West Yorkshire bus concerns to be raised with government

Bus companies have been criticised for making huge pay-outs to shareholders at a time when job seekers are being 'locked out' of employment opportunities by 'unreliable and unaffordable' public '¨transport.

Sunday, 11th November 2018, 3:54 pm
Updated Monday, 12th November 2018, 1:55 pm
West Yorkshire Combined Authority is writing to the Department for Transport over its concerns about the affordability and reliability of bus services in Leeds and the rest of West Yorkshire.

In addition, First Bus West Yorkshire raised the cost of most single, day and week ticket prices last month, and the West Yorkshire Combined Authority has now vowed to raise their concerns about bus services to the Government.

The Joseph Rowntree Foundation (JRF) presented a study to the authority’s transport committee on Friday in which they claim public transport holds back low-income families from achieving a better standard of living.

Councillor Kim Groves, who chairs the committee, said: “It is so disappointing that we have just had one of our operators in West Yorkshire increase their prices at a time when people are struggling. There needs to be a radical change, but what’s more disappointing is that Arriva First Group, National Express and Stagecoach recently gave their shareholders £1.5bn back so I think we need to raise these issues.”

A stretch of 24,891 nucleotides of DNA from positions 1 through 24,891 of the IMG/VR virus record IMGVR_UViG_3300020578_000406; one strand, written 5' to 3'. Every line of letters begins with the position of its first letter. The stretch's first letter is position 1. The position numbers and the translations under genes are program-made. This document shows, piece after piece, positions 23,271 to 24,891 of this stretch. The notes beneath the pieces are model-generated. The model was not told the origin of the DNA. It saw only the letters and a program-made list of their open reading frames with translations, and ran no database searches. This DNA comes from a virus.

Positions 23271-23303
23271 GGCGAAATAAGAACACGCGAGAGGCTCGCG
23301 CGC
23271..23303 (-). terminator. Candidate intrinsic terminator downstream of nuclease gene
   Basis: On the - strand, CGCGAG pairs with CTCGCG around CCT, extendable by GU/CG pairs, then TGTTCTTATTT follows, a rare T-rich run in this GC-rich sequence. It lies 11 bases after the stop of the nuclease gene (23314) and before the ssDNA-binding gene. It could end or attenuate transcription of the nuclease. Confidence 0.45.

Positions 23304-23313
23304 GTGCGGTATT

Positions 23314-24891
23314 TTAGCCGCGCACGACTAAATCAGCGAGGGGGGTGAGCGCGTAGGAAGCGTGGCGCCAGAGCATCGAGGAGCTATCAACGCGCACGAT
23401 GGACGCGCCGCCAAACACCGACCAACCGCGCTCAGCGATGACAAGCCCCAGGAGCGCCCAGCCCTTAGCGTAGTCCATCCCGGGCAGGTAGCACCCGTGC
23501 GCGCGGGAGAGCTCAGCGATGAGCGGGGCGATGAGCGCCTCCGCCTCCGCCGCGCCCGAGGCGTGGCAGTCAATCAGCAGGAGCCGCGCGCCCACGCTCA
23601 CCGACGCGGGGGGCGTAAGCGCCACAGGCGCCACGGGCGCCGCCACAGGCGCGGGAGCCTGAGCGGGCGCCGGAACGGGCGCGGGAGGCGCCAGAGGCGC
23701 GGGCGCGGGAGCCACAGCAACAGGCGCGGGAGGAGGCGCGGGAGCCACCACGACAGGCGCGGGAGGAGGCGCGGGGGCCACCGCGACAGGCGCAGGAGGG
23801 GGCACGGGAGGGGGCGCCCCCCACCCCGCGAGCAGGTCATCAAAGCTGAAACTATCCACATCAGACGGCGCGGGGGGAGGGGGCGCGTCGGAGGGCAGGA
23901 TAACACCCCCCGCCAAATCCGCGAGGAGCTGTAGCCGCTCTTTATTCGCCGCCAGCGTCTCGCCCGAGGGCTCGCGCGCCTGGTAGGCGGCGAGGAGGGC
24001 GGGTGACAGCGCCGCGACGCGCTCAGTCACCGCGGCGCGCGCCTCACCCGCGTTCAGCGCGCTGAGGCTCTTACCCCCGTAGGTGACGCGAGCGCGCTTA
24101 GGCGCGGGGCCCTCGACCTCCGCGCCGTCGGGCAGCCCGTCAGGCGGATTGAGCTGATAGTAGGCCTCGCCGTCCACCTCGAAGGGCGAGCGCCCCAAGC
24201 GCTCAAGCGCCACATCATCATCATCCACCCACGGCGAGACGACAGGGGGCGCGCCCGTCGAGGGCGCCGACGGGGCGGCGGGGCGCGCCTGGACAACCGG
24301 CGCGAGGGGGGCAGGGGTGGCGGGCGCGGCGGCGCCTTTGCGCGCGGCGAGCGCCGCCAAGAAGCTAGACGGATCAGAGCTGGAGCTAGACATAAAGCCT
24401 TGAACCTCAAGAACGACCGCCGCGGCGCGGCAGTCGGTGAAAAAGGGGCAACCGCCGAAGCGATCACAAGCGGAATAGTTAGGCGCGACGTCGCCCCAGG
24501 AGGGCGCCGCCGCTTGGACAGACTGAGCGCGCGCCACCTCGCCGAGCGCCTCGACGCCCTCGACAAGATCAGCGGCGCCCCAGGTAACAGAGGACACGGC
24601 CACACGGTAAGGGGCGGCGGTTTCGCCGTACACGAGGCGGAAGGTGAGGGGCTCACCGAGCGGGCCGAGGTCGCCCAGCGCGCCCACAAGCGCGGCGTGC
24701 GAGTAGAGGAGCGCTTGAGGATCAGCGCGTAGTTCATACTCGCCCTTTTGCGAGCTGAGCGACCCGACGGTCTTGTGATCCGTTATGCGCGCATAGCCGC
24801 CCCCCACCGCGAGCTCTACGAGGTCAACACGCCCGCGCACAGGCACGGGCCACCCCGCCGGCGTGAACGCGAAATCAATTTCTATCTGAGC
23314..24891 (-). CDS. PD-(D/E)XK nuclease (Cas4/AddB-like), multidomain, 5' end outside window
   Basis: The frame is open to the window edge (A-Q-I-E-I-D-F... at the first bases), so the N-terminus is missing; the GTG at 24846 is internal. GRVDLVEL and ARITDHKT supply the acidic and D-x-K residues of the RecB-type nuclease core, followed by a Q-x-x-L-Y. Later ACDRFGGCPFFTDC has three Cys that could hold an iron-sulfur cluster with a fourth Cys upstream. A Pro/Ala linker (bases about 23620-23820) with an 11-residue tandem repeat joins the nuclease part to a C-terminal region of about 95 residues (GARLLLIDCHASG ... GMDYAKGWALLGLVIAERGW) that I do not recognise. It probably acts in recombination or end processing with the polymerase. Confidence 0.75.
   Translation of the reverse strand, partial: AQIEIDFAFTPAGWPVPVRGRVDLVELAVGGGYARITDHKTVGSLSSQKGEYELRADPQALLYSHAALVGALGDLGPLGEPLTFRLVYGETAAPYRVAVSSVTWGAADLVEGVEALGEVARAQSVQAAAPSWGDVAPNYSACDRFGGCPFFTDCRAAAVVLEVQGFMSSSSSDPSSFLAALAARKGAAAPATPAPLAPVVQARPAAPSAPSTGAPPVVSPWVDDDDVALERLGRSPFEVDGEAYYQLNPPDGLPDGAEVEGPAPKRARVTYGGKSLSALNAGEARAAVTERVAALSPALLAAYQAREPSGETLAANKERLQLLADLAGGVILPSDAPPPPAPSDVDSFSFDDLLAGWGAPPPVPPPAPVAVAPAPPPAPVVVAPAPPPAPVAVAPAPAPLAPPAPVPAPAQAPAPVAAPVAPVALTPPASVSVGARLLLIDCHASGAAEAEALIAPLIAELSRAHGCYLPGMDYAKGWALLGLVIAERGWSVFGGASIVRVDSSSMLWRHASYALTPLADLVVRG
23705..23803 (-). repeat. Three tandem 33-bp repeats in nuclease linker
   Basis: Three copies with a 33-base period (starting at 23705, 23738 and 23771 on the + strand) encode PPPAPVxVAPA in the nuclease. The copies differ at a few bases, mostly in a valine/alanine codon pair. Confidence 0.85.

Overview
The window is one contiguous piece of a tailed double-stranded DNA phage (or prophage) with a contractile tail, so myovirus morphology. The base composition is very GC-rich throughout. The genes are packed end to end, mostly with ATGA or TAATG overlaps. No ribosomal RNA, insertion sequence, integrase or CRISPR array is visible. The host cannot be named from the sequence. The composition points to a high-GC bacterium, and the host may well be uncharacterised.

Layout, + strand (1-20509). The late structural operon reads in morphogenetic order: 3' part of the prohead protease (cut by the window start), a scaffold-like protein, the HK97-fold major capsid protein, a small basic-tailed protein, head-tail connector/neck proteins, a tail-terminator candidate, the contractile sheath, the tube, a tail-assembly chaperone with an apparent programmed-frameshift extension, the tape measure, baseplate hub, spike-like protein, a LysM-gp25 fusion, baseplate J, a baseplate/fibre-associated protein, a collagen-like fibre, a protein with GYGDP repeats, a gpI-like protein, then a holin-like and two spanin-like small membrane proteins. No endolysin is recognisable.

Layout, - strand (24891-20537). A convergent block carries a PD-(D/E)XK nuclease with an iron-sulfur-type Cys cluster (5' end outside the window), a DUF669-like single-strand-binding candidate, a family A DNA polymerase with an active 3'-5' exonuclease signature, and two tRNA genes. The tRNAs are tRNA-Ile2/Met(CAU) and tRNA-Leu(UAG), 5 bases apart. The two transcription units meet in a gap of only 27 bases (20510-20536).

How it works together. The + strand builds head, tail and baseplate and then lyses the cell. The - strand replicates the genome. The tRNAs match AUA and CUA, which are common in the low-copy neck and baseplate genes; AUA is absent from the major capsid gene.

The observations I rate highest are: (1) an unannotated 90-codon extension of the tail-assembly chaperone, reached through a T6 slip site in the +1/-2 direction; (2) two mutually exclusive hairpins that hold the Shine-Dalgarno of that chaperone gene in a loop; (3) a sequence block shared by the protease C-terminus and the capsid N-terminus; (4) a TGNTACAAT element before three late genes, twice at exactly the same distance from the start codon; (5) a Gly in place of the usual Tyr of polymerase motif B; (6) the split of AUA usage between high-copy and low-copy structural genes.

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She added: “Growth is happening in West Yorkshire, the jobs are there for people and people need reliable, affordable transport, so we will write to the DfT (Department for Transport) in conjunction with your (the JRF) report.”

Other members of the committee expressed their own concerns about the reliability and affordability of public transport being a barrier to employment.

Wakefield Council leader, Coun Peter Box, said: “For a lot of people, the quality of their life depends on good transport links and I think we need to look at what we can do.”

He said that in the south east of his district a lot of people are unable to get to where jobs have been created and so maybe politicians could look at how some jobs could be moved out of city centres.

Temple Newsam councillor Michael Lyons said the problem was also acute in his ward of Leeds.

He said: “The middle of Seacroft, there are hundreds of people who want jobs. If you go across to Cross Green or Thorpe Park we have got lots of jobs that need filling. The difficulty is getting people from the middle of Seacroft across to Cross Green where the work is.”

Kirklees councillor Martyn Bolt said local authorities had invested heavily in cycle lanes and so if the combined authority wants to overcome transport barriers it should look beyond just bus service efficiencies.

“Let’s look in the round at what this authority wants to do and not just look at buses,” he said.

Coun Groves, who represents people in the Middleton Park area of Leeds, responded: “Rest assured that we are taking cycling very seriously on this board and that it shouldn’t be the Cinderella of transport, but what I would say, it is really clear wherever you go in the country, there needs to be a radical review of the bus services.

“It’s not acceptable when people can’t get to work but buses are running round cities and towns full of fresh air and no people on them. Bus services need to work more smartly.”

The combined authority is currently pursuing a formal alliance with bus companies in order to increase bus use and improve passenger satisfaction.